The bond market’s enthusiastic response to the unexpectedly weak December employment report is starting to wane as more recent economic releases continue to point to strong growth in the fourth quarter of 2013. As a case in point, December retail sales were reported up 0.2% (up 0.7% without auto sales), all but ensuring that Q4 GDP will be in the 2-3% range.
After hitting a low of 2.83%, the 10-year Treasury yield has now retraced much of its gains and currently stands at 2.87%.
Building on the momentum from last week, the tax-exempt market continued to rally yesterday, with generic yield levels declining by 14-19 basis points since last Monday. Today’s backup in Treasuries did take a bit of the wind out of the market’s sails but the underlying technical tone continues to look firm for the time being.
Activity levels should start to normalize this week, with new issue volume estimated at just under $5 billion, almost double last week’s paltry slate. Negotiated deals will dominate the calendar, led by $775 million from the New York City Transitional Finance Authority (Aa1/AAA/AAA). The second largest deal, $468 million in State of Minnesota’s General Fund Appropriation Bonds (as distinct from General Obligation bonds) for the new Vikings stadium, was postponed due to a last minute legal challenge. Another high quality issuer, the Jacksonville Electric Authority, is also bringing a mix of senior and subordinated debt totaling $250 million.
One issue did catch our attention on the high yield side: a $297 million taxable issue from the Industrial Development Authority of La Paz County, Arizona on behalf of LCS Corrections Services, rated “BBB/Stable” by S&P.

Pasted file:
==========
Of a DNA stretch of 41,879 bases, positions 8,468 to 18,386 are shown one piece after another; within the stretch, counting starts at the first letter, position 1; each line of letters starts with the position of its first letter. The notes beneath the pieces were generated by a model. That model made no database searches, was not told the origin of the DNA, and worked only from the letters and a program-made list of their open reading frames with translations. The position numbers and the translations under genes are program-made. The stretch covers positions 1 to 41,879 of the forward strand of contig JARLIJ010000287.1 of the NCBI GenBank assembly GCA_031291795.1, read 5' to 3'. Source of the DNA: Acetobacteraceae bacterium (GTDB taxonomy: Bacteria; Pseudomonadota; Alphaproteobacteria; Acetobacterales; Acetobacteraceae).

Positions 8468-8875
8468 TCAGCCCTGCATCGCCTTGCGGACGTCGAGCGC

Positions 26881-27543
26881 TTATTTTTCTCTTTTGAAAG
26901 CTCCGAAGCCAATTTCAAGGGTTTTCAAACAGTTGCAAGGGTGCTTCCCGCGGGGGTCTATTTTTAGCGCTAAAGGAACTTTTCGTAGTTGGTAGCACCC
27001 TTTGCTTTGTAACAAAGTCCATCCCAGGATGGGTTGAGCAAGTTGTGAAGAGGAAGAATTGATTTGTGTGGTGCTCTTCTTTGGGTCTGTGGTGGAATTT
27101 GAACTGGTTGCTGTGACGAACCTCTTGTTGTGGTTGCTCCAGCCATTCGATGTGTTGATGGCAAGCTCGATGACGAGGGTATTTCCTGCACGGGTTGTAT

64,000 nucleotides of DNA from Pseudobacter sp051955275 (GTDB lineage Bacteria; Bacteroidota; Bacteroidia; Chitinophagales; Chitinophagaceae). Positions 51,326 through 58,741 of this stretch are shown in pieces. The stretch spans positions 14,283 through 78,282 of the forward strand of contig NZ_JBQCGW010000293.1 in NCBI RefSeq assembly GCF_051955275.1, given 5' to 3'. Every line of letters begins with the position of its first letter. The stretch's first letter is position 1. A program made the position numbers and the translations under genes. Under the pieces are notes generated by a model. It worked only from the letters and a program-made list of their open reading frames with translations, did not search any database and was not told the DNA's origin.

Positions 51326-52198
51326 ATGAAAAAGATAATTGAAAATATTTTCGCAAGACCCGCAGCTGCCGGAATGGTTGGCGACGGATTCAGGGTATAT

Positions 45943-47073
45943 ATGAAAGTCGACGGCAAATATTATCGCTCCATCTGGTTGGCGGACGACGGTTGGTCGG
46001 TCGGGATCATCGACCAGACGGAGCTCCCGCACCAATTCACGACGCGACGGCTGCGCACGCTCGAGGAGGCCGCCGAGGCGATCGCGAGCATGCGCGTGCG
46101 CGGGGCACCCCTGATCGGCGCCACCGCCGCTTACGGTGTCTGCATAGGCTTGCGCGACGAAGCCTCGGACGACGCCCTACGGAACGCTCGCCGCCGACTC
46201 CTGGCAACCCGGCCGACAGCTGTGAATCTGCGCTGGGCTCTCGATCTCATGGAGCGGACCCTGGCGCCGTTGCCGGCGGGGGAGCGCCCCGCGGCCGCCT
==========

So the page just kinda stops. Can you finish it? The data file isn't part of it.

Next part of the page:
With many jail issues running afoul of the IRS’ so-called “private use” rules (e.g., Burnet County, Texas), the County was probably wise to sidestep any potential tax issues by going the taxable route.
Any student of the high yield muni market will tell you that jail deals have one of the highest historical default rates among all sectors, so it would behoove investors to really do their homework here. The contracts with Federal and state authorities (in this case, the U.S. Marshall Service) are usually short-term in nature and do not match the longer maturity of the bonds. As we’ve seen in California, among other places, the political environment can drastically affect the growth and composition of the inmate population.
This issue will go to refinance a group of six well-established jail facilities, three in Texas and three in Louisiana, with a combined capacity of 5,511 inmates, an average operating history of 13.5 years and an experienced operator, LCS Corrections Service. Based on a cursory review, we note that the project only requires a 66% occupancy rate to break even, even though the current occupancy rate is hovering right around 88%. Highlights of the bond security package include a gross revenue pledge and a fully funded debt service reserve fund (DSRF), with an additional DSRF accruing at 20% of maximum annual debt service per year. Raymond James, the underwriter, also seems to take disclosure very seriously and has built in some fairly stringent ongoing reporting requirements.